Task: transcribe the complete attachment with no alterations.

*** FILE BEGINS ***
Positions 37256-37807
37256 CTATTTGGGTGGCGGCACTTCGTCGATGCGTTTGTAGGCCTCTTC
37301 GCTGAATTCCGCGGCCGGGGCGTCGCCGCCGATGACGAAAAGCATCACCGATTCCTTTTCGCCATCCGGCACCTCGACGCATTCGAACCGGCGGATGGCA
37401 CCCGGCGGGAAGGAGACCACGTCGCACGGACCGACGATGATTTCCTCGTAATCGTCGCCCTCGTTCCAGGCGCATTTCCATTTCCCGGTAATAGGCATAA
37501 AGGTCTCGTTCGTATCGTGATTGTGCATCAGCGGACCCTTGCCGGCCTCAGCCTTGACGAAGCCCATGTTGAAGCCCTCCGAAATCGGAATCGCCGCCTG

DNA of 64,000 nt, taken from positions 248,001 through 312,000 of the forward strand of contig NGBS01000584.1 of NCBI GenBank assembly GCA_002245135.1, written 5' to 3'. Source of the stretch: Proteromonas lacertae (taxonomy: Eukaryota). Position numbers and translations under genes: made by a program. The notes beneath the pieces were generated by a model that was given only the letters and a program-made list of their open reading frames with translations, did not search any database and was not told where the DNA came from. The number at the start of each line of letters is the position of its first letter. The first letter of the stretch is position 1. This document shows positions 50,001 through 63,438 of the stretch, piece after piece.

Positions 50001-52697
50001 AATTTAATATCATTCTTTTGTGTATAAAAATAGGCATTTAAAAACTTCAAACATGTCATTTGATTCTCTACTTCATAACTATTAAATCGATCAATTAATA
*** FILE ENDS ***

Positions 37256-37807
37256 CTATTTGGGTGGCGGCACTTCGTCGATGCGTTTGTAGGCCTCTTC
37301 GCTGAATTCCGCGGCCGGGGCGTCGCCGCCGATGACGAAAAGCATCACCGATTCCTTTTCGCCATCCGGCACCTCGACGCATTCGAACCGGCGGATGGCA
37401 CCCGGCGGGAAGGAGACCACGTCGCACGGACCGACGATGATTTCCTCGTAATCGTCGCCCTCGTTCCAGGCGCATTTCCATTTCCCGGTAATAGGCATAA
37501 AGGTCTCGTTCGTATCGTGATTGTGCATCAGCGGACCCTTGCCGGCCTCAGCCTTGACGAAGCCCATGTTGAAGCCCTCCGAAATCGGAATCGCCGCCTG

DNA of 64,000 nt, taken from positions 248,001 through 312,000 of the forward strand of contig NGBS01000584.1 of NCBI GenBank assembly GCA_002245135.1, written 5' to 3'. Source of the stretch: Proteromonas lacertae (taxonomy: Eukaryota). Position numbers and translations under genes: made by a program. The notes beneath the pieces were generated by a model that was given only the letters and a program-made list of their open reading frames with translations, did not search any database and was not told where the DNA came from. The number at the start of each line of letters is the position of its first letter. The first letter of the stretch is position 1. This document shows positions 50,001 through 63,438 of the stretch, piece after piece.

Positions 50001-52697
50001 AATTTAATATCATTCTTTTGTGTATAAAAATAGGCATTTAAAAACTTCAAACATGTCATTTGATTCTCTACTTCATAACTATTAAATCGATCAATTAATA